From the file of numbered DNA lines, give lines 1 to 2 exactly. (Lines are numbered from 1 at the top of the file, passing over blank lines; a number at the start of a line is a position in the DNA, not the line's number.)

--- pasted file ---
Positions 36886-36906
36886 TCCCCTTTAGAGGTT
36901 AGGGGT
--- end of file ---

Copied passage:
Positions 36886-36906
36886 TCCCCTTTAGAGGTT